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If it's any consolation, there are some concrete someone-else-trying numbers in:
1. the number of masks made and donated
2. non-pro community artwork (teddy bears in windows! rainbows in windows!) (I don't think this is a "thing" outside of big cities, but it is a thing in some places!) (I'm half a continent away from my parents, but people have been putting encouraging art-rocks in my parents' planter boxes; about one per week; with the first one, they emailed me saying "I assume you know something about this" - since sometimes I do get friends of mine who are local to them to do things that one has to be local to do - but I was really just plain glowing that nope, I have *nothing* to do with it, no one who has any obligation has anything to do with it; that is just community love)
3. professional works of art being presented to the bored and restless via the internet - wonderful people giving daily art lessons or sing-a-longs or story-times to kids - institutions figuring out how to safely do things and send all that out to the "masses"
4. universities and research institutions doubling down on trying to solve both the virus stuff (vaccines, treatments) and the related stuff (getting ventilators and PPE to where it needs to be; figuring out suggested best-practices based on scientific research).
5. people who have volunteered to do grocery pickup or TP hunts or prescription drop-offs or whatever for people who should stay at home due to age or immune things; neighbors who text to say they're going to the grocery store, do you want any fresh produce or milk; people who send letters or cards or children's art to random individuals in nursing homes to tell them someone cares out here.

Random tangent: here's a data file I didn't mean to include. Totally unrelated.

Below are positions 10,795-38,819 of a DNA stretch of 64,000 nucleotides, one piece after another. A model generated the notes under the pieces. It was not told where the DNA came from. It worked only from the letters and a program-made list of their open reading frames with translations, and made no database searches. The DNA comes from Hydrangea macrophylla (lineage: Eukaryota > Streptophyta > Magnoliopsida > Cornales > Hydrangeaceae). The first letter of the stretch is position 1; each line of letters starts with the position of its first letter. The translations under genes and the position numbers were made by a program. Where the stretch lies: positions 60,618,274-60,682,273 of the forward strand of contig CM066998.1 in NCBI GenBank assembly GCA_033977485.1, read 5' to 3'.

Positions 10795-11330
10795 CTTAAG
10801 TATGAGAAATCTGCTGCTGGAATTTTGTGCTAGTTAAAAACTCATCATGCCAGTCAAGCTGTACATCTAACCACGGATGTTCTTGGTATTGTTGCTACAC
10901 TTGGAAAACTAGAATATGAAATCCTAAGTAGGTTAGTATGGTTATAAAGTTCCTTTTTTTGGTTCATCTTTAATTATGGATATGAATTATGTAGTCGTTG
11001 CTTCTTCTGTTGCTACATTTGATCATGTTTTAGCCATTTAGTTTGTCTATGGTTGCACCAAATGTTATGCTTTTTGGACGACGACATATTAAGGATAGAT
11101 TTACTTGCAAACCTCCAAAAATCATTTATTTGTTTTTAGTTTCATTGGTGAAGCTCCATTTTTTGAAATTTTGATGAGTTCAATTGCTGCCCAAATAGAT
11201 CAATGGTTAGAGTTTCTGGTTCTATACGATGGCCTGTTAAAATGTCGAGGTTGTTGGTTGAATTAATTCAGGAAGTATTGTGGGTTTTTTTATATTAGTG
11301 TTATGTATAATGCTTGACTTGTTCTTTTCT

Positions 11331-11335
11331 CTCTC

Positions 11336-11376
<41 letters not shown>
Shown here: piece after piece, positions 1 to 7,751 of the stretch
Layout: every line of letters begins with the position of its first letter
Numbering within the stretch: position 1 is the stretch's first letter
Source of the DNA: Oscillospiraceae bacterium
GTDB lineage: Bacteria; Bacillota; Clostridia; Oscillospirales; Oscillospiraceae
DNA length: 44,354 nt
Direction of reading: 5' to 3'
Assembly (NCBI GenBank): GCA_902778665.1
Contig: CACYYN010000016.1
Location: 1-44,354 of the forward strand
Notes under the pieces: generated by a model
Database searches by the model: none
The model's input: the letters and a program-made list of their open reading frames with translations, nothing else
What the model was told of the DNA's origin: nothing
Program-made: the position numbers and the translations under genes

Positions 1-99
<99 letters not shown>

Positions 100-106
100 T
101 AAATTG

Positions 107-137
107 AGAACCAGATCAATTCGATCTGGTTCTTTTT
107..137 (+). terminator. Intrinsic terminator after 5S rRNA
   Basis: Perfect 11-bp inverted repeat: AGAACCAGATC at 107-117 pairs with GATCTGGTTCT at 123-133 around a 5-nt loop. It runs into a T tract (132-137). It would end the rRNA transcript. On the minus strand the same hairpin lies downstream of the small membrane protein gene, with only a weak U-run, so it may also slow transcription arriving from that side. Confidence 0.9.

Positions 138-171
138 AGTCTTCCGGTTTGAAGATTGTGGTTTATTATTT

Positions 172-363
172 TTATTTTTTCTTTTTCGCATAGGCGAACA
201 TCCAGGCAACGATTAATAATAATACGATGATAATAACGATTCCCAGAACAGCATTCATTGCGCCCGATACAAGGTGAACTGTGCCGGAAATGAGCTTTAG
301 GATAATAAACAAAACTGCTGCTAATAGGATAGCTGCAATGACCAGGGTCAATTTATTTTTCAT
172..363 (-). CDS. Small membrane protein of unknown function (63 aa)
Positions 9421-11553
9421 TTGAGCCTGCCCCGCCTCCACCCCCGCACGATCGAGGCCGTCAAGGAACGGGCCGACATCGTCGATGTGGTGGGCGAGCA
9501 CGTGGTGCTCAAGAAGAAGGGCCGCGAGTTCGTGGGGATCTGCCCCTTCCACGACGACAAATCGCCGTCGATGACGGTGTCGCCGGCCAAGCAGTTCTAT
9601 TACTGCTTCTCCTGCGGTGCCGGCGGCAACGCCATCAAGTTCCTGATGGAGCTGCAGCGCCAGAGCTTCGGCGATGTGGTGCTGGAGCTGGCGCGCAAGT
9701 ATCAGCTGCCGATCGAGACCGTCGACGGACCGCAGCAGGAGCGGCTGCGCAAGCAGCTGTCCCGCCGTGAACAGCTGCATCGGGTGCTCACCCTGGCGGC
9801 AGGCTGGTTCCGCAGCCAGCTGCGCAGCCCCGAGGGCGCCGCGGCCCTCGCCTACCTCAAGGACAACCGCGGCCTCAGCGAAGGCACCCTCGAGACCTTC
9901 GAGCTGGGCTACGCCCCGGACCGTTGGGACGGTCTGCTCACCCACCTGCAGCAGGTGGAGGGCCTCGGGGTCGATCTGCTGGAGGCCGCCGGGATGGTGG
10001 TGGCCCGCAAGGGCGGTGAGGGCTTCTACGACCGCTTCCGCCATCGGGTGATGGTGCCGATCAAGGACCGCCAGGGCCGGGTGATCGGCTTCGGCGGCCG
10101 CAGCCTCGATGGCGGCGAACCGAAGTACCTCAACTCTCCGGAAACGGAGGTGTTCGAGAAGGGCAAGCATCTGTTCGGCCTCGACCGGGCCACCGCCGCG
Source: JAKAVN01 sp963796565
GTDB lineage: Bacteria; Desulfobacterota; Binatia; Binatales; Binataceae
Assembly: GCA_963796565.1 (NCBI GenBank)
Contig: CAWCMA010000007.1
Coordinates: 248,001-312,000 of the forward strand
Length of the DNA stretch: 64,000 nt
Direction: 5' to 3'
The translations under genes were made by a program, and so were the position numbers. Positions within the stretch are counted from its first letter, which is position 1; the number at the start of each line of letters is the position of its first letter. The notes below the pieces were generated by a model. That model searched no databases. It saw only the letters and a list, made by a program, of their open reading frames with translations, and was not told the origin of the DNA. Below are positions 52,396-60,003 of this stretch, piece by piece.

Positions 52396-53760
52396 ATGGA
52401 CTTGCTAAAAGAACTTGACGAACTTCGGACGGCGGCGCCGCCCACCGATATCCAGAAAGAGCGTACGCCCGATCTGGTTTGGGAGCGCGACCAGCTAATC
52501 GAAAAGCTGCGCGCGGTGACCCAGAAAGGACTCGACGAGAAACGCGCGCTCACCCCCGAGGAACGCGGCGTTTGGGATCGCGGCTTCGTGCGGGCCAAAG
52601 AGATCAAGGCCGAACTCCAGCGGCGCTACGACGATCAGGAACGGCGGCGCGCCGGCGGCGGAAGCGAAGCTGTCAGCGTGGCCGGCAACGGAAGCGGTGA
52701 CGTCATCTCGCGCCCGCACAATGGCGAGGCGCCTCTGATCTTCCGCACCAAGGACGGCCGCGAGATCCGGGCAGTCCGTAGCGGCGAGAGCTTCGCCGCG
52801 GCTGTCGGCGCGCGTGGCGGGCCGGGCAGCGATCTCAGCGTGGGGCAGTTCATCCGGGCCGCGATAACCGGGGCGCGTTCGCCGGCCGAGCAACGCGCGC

6. and then all the medical professionals, etc, who have been working and working and working.

And then there's all those out there who have had screaming children or whiny people in their houses and who have *yet somehow avoided* slipping arsenic into the supper casserole. There are big and small victories. Kind of a lot of them. And I'm really, really glad I made this list because I was also feeling like the people who don't care were "winning" and... maybe they aren't.

Thank you for writing. And thank you for keeping on trying. (and thank you for that 94 pages, whether or not it ever sees the light of day.)


I wish I had words of comfort. I do have words of respect. It’s hard, and you are doing great. I can share a post with you that I enjoyed, and hope you like it too. https://cupofjo.com/2020/05/ways-to-help-during-quarantine/


When so little is asked (stay home if you can, if not wear a mask, stay six feet away) it's hard for me to understand why people who can wouldn't do that tiny little bit. To some extent the aggressively non-compliant are being magnified (and thus having their influence expanded) by the media -- 80 percent of people support the current measures in our state -- but the casual non-compliance is surely more significant.

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  • Carmen Staicer is a whirlwind of energy and execution who rarely sleeps and loves coffee and happens to have six outstanding awesome, incredibly loud and opinionated kids who are always right no matter what. Her passions include Zumba, hiking, photography, homeless ministry, reading, cooking, and spending time at the beach as often as possible. She's a college student studying to be a social worker who works as a Barista. State of mind? Tired, y'all.